Sometimes It’s Better Just to Follow the Instructions

Sometimes It’s Better Just to Follow the Instructions

The 225-hour commercial pilot, 55, had built his JD-2 Dyke Delta in St. Louis and, after several test flights there, took it to Safford, Arizona. Originally intended as a roadable aircraft, the JD-2 had folding wings and sufficiently springy main gear and large tires to allow it to be towed behind a car. It made the 1,400-mile trip without incident.

The airplane failed, however, to return from its first flight out of Safford. It was found the next day 10 miles from the airport, in a designated practice area, having crashed on the downhill side of a 50-foot knoll. The pilot was dead. According to the owner of the local FBO, who visited the site, the airplane must have been descending at a high rate to have cleared the top of the knoll and crashed on its descending slope. The instrument- panel G meter registered 11 Gs. The pilot’s seat and the five-point harness had been torn from their attachments.

A longtime friend of the pilot, who had helped him build the airplane and, like the pilot himself, held both commercial and A&P licenses, also visited the wreckage site. In his opinion, the airplane had collided with the ground in a 5-degree nose-down attitude, left wing slightly low, and bounced or skidded 150 feet before coming to rest. He agreed that its rate of descent must have been high.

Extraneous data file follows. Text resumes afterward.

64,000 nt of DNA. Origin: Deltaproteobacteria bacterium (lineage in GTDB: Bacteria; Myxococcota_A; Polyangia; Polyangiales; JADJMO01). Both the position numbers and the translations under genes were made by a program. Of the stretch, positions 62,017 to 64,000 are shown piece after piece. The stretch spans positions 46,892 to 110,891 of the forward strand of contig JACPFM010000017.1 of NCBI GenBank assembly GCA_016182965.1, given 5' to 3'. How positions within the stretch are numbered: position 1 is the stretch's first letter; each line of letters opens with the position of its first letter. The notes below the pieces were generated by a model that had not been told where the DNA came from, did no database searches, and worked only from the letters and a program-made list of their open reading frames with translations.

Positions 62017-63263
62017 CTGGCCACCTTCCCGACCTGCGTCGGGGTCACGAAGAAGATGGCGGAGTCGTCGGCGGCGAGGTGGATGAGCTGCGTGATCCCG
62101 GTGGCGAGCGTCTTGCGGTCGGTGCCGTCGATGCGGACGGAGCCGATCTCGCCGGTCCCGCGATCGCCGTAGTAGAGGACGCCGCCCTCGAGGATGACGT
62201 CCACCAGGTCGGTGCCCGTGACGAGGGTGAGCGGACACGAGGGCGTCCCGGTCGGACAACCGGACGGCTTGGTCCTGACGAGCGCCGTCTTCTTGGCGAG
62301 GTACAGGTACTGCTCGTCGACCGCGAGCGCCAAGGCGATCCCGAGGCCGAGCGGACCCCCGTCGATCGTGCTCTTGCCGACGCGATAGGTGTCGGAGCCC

National Transportation Safety Board investigators spoke with the designer of the JD-2, who reported that the airplane’s stall consisted of an initial forward “mushing” followed by a high sink rate and temporary loss of aircraft control. The description seemed consistent with the apparent conditions of the accident.

The NTSB concluded that the probable cause was “improper planning/decision by the owner/builder (pilot), which resulted in his failure or inability to recover from a stall/mush condition.”

After his first flight in the newly completed airplane, the pilot had told his friend that he found its stalling speed to be 160 mph. He also found it to be so nose-heavy that at low speed he had only 2 inches of nose-up stick movement available for maneuvering. To correct the nose-heaviness, he added 35 pounds of lead ballast behind the CG and replaced some of the 200 hp Lycoming’s accessories with lighter ones. These changes brought the indicated stalling speed down to 100 mph and the approach speed to 130. Watching some of the test flights, the friend noticed that the airplane tended to drop a wing just before touchdown.

Those numbers might make sense for a small jet, but the Dyke’s wing loading of less than 10 pounds per square foot would normally be associated with stall speeds of 50 mph or less. The designer reported that his prototype approached at 100 and stalled at 75; some other owners, writing online, report somewhat lower figures.

The pilot/builder must have continued to find the airplane nose-heavy, because he next added trailing edge tabs, presumably deflected upward, to the outboard trailing edges of the wings, and a T-tail. Neither of these modifications was approved, or contemplated, by the designer, whom the pilot had met and talked with at Oshkosh.

The Experimental amateur-built category of aircraft allows builders unlimited latitude in creating their own designs or modifying existing ones. Inspections before licensing the aircraft — which used to be conducted by FAA personnel, but have now largely been delegated to EAA-connected designees — are limited, or should be, to issues of soundness of construction and compliance with certain basic requirements, and do not include judgments of aerodynamic qualities, which few designees are qualified to make. Nevertheless, a customer bent on “correcting” the design is the nightmare of any plans or kit seller.